Featured Image: A Sukhoi Su-24M of the Russian Air Force.

This article originally appeared on Business Insider. Follow @BusinessInsider on Twitter.

MIGHTY TACTICAL

The self-defense umbrella will make you feel like a Kingsman

In the United States, you don’t need to get dressed in your best formal attire to carry an umbrella. But you do need a permit to carry a weapon in many areas, if you’re allowed to carry one at all. For those who are worried about self-defense but won’t or can’t carry an equalizer, you’re in luck.

Would-be attackers, however, are not.


Unbreakable® Umbrella vs. Coconuts – Le Parapluie Incassable – Der Unzerbrechliche Regenschirm

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The Unbreakable Umbrella is elegant enough not to attract unwanted attention and is legal to carry anywhere. The best part is that it really is also a durable umbrella that won’t fall short in that area either.

It’s the brainchild of Thomas Kurz, a leading expert on athletic flexibility training and stretching. A Polish immigrant, Kurz studied physical education at Warsaw’s University School of Physical Education, then coached Judo and a number of other olympic-level sports.

Kurz is also an expert on self-defense instruction. He created the Unbreakable Umbrella in 2004 as a means for an individual to defend themself against an armed attacker, even when no other weapon is available.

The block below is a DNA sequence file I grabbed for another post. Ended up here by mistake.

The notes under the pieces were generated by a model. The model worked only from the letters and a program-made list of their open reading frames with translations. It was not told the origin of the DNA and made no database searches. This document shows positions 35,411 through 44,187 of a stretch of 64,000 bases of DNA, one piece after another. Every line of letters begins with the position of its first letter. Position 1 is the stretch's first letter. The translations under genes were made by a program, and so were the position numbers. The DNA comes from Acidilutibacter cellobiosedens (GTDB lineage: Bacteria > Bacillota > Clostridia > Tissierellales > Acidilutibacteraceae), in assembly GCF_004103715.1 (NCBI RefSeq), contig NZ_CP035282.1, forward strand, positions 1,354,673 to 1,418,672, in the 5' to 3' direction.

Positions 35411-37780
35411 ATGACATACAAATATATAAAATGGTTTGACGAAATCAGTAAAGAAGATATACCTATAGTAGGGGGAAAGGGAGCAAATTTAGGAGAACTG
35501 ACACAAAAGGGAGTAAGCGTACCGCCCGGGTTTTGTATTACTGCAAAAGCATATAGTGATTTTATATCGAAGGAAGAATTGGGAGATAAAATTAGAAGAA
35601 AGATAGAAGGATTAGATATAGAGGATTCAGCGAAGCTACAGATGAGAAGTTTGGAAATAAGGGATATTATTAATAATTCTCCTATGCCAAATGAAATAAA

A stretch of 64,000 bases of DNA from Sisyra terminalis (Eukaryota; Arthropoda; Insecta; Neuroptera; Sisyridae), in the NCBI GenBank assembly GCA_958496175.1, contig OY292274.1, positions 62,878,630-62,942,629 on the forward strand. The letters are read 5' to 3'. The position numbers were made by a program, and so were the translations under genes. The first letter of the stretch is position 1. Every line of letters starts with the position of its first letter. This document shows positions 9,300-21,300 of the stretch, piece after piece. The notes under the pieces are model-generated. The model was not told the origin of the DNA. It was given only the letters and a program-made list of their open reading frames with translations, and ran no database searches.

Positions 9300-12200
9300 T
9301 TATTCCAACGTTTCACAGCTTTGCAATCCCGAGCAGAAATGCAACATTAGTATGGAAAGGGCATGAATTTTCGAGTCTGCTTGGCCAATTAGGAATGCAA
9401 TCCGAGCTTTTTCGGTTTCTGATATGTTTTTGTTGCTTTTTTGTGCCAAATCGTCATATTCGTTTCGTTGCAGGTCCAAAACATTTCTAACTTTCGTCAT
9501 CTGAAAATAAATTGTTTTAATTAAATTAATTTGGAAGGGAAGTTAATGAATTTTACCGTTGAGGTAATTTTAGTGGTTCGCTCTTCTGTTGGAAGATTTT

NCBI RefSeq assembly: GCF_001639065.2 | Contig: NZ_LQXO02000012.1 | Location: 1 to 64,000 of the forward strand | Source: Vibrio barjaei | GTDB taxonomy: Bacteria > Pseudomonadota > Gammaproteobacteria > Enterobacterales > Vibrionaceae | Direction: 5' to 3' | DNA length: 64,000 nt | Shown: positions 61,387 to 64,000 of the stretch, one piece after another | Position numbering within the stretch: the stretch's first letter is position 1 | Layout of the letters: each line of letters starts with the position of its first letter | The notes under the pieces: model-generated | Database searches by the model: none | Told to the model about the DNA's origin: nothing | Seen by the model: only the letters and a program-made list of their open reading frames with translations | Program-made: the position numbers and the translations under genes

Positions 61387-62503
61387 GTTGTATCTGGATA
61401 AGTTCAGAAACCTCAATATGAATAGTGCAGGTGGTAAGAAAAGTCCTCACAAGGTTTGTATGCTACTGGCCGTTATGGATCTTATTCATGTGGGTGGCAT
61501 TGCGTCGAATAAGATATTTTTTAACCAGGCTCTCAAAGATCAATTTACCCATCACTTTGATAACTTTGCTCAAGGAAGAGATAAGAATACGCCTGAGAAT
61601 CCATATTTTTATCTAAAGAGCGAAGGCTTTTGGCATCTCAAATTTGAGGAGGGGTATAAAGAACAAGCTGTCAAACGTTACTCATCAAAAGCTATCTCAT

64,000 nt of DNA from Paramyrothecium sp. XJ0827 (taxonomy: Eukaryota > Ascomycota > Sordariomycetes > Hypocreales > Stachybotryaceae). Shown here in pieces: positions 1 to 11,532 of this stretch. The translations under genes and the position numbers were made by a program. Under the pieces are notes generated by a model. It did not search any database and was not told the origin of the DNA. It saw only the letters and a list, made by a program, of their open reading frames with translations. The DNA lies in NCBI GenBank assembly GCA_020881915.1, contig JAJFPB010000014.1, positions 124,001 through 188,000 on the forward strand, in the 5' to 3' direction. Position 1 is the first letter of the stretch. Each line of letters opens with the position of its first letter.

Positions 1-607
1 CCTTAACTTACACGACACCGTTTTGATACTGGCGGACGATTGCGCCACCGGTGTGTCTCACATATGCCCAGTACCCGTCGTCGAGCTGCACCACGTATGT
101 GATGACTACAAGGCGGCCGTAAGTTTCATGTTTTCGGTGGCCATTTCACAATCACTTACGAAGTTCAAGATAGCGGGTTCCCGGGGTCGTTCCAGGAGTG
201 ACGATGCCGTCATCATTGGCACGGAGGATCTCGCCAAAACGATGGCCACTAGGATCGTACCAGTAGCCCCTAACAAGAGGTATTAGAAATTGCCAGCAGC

The umbrella is as strong and sturdy as a steel pipe but weighs just short of two pounds. The secret is in its “unbreakable” construction, made of aluminum alloys and steel or a proprietary fiberglass-polyester composite, depending on the type of umbrella purchased.

The best part is that no matter what kind of umbrella you prefer there’s an Unbreakable Umbrella for you. Be it the compact, telescoping kind seen on the streets of cities everywhere or the more elegant walking-stick model with or without a curved handle (the kind that would give you that “Kingsmen” look), they have you covered.

Kurz and the crew at Unbreakable Umbrellas have many, many instructional and demonstrative videos on YouTube and the Unbreakable Umbrella website. They range from keeping an assailant from attempting to take your new umbrella to fending off attackers who bring double-fisted knives to the fight.

While most people aren’t going to have to fight off a dual-wielding knife attack, it’s good to know that you could if you wanted to. To learn more about Unbreakable Umbrellas, visit the website.


MIGHTY TRENDING

Here’s how the French special forces hostage rescue operation unfolded